Ian is an idiot. I’ve been aware of this for a long time and yet he still never ceases to amaze me. Currently his idiocy is on display as he tries to build a pyramid, deck-of-cards-style, out of sugar packets, he is yet to make one small triangle stay upright but it’s still amusing. It’s also quite distracting, I’ve been able to completely tune out Jackie’s monologue about the evils of coffee. Since it’s the Summer holidays, our lunch table in the university cafeteria has recently been traded in for a mixture of café and bar tables. For the first week of this, Jackie was thrilled, she had just gotten into coffee, but that quickly spiralled and now she is fully informed on all the reasons we should all stop drinking it. Ian suspects she is just sensitive to caffeine but doesn’t want us tempting her to the dark side. I’m enjoying the café trips though, as much as they might be depleting my Summer funds every day or so, I have finally mastered my order and am waiting for the day I get to just say ‘the usual’ to the barista and they know what I mean. So far, no luck but I have gotten three funny looks for ordering my coffees with syrup, I think because they assume it’s a girly order, but personally I think it simply more characteristic of a sugar addict and I’m okay with that. The group varies a lot between days, Jack is away on holiday with family for a few weeks so he’s out, but Ian has been a constant with me, neither of us have enough going on to miss any social opportunities. Ian and I have invited Ivy, via text, but haven’t heard anything from her, I assume she must be on holiday as well but don’t remember her mentioning it before.
Today we talk about Finding Them, a book by Lorna Stevenson published with our publishing house Europe Books.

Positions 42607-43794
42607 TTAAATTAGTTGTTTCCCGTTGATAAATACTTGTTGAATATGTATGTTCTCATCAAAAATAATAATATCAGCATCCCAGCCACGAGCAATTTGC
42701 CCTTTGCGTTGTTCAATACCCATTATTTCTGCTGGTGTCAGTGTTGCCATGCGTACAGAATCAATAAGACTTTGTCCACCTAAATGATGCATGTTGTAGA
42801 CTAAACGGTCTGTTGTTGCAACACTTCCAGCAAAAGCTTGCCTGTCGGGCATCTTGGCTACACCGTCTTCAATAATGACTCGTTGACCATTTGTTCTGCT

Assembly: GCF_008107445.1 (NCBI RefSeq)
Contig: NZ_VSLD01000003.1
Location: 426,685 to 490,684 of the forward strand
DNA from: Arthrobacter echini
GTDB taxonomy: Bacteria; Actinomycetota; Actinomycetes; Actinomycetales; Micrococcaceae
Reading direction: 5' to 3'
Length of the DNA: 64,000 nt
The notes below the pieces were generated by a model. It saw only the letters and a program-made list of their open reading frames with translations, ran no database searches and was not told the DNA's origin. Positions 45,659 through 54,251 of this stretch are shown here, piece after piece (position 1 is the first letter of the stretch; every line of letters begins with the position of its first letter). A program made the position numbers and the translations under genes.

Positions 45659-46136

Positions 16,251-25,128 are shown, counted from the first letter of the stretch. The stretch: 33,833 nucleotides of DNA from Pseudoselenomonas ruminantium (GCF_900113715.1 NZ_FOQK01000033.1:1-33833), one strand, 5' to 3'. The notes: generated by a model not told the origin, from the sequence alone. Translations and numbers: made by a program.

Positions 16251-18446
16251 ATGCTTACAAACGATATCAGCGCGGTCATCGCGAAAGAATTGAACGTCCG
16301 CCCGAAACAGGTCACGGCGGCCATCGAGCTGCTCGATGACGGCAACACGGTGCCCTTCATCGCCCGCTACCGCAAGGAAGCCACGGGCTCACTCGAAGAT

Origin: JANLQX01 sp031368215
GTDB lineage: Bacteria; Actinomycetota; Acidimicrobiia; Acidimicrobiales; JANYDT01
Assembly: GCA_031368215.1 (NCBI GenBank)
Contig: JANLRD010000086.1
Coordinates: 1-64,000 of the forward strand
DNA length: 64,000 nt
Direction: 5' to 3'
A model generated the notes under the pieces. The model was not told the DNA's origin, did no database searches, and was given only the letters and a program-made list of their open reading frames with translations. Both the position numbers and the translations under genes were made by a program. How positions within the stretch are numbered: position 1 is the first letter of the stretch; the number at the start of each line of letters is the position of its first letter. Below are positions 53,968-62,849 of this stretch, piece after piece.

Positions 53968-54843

Europe Books had the pleasure of interviewing the author, Lorna Stevenson, to get to know her better, if there was a particular moment that led her to the writing of her book Finding Them, as well as what she would suggest to a young writer who wants to write a debut novel.
Below you can find our interview. Take a seat and enjoy your reading!!!
- Is there a particular moment in your life that led you to the writing of your book? What was that?
This book is a sequel to my first. As I wrote my first book, I knew I wanted to follow it up with this story to further explore the characters I loved. Fun fact, I actually wrote another version of the sequel, a full-length novel, and only at the end did I realise it wasn’t the story I wanted to tell, and I began working on this piece. I think about 2 sentences of the first sequel draft made it into this work. Perhaps one day, I’ll do more with the other version, but for now I’m very excited to share this work. I worked on this book during my final year of university, and rewarded myself for doing coursework by being able to spend time on this, it was very motivational. This book goes deeper into a lot of what I feel like I just scratched the surface of with my first book and I’m so excited to be able to share it. There are moments in this book inspired by moments in my life, making it a more personal journey to write it.
- What characteristics should your audience have to appreciate your book?
I think anyone interesting in reading a story about friendship will thoroughly enjoy this piece. The characters are all very distinctive, friends of mine have guessed at who inspired each character, but really, we can be a bit like each of them. There is a lot of travel in this book, so a hint of wanderlust will add to the experience. This series does have a hint of fantasy, so I think an appreciation for fantasy, as well as a liking for new adult books, would draw people to this work. There is a lot of heart in this story, so if you’re willing to worry about a character and root for them in hard times, you’re in for a good read. I will say, you’d have to read the first to fully appreciate the characters’ journey. However, if you want to laugh and cry, just give it a go!